As both native and exotic species shift their distributions in response to climate change and through biological invasions, many expand their ranges across elevational gradients. This expansion results in the reassembly of ecological communities, mediating the effects of climate warming on biodiversity and key ecosystem functions. RangeX is a multidisciplinary, replicated field and laboratory experiment being conducted in climatically and socio-ecologically contrasting regions (Switzerland, Norway, China, South Africa) that seeks to better understand these range shifts in mountain systems. By investigating novel biotic interactions both above and below ground across multiple elevations, we aim to: (i) disentangle the drivers of range expansions; (ii) uncover the ecological consequences of range-expanding species; (iii) predict the extent and impacts of future range expansions; (iv) develop policy recommendations related to range-expanding species in montane environments.



What processes explain variation in species’ range expansion with climate warming?

OBJECTIVE:  Develop an explanatory framework for the processes driving variation in species’ range expansion with climate warming.

HYPOTHESIS:  Variation in elevational range expansion is explained by regional variation in climate warming velocity, co-limitation by other abiotic factors (e.g. soil fertility, moisture availability), and the strength of negative and positive interactions with above- and below-ground biota.


How do range-expanding species impact biodiversity and key ecosystem functions, and how will these impacts feed back to changing climate?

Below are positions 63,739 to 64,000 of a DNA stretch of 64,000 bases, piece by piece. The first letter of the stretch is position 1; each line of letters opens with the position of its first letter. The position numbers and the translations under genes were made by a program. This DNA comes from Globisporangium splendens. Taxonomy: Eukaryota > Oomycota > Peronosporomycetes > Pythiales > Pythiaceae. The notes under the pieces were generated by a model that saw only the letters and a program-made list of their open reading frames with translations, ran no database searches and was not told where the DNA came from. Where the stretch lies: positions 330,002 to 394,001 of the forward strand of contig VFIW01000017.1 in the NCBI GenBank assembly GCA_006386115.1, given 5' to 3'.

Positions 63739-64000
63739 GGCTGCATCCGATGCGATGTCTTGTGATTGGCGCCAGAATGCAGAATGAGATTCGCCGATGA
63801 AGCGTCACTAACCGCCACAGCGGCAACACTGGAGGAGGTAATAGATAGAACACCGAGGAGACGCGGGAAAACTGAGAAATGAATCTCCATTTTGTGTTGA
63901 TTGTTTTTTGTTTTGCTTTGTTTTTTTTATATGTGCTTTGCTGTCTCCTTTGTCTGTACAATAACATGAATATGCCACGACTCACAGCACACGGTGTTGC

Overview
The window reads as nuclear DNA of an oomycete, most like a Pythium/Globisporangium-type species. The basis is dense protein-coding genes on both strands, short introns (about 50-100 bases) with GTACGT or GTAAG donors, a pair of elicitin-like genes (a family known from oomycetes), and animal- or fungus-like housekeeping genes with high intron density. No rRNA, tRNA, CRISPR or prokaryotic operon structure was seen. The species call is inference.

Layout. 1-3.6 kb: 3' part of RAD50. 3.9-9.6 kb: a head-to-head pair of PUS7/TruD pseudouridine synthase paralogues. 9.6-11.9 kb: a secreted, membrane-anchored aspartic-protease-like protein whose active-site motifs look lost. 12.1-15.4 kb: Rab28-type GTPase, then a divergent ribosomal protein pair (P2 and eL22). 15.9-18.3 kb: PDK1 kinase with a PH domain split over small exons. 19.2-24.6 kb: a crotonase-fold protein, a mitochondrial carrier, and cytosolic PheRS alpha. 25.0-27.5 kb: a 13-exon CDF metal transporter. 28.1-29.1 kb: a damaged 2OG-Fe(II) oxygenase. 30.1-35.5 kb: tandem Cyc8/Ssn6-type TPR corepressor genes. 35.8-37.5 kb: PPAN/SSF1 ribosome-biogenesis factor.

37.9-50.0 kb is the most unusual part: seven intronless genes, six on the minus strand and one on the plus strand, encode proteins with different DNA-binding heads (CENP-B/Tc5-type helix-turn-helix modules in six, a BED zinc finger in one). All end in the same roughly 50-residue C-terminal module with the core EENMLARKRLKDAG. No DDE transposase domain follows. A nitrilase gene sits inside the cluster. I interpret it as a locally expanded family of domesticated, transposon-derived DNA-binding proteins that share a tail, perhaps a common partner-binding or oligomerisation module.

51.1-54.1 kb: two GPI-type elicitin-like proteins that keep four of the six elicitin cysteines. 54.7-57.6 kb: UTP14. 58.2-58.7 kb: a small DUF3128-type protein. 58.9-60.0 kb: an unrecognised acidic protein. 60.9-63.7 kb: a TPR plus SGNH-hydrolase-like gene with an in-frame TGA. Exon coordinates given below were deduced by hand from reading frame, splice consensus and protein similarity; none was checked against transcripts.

OBJECTIVE: Quantify the contribution of range-expanding plants to change in biodiversity, ecosystem processes (e.g. carbon cycling and pollination services), and possible climate feedbacks, in mountain ecosystems globally.

HYPOTHESIS: Range-expanding plants reduce the diversity of resident species through competitive exclusion, and change ecosystem functioning by altering plant community interactions with above- and below-ground organisms. Specifically, lowland plant species, whether native or non-native, will compete with resident species for resources and pollinators, and will increase rates of litter decomposition and C turnover in soils, causing a positive feedback to climate warming.




Can we predict which species are most/least able to expand their ranges with climate warming, and their impact on ecosystem processes?

OBJECTIVE:  Develop trait-based predictors of range expansion (identifying potential “winners”) and range-expander impact on native biodiversity (potential “losers”) and ecosystem processes.

HYPOTHESIS: Successful range-expanding species possess traits related to high biomass productivity, fast resource acquisition and nutrient cycling, high dispersal potential and competitive ability. This introduction of novel traits through range expansions predicts impacts on biodiversity (e.g. loss of species lacking such competitive ability and fast resource cycling traits) and ecosystem processes below-ground (e.g. traits related to resource dynamics predicts changed C cycling) and above-ground (e.g. floral traits predict disruption of pollinator services).


Can better ecological understanding of range expansions be synthesised with stakeholder knowledge to improve policy and management of range expansions and biodiversity?

OBJECTIVE: Co-develop policy recommendations related to range-expanding species under climate change, with a focus on mountain ecosystems.

HYPOTHESIS: Science-stakeholder co-development of knowledge and international collaboration can identify barriers and opportunities, thus contributing to improved policy and management from regional to global scales.

Sheep friends, high site
Fig 1

RangeX links processes underlying species’ climate warming-driven range expansions (WP1) to their impacts on biodiversity and ecosystem functioning above- and below-ground (WP2). Using distributed experiments, comparative studies and analyses of existing data on range-expanding species, we will develop predictors for “winners” and “losers”, and their associated impacts on ecosystem functioning (WP3). We will work closely with stakeholders, at local to global scales, to co-develop understanding to support knowledge- based management and policy regarding species’ range expansions under climate change (WP4).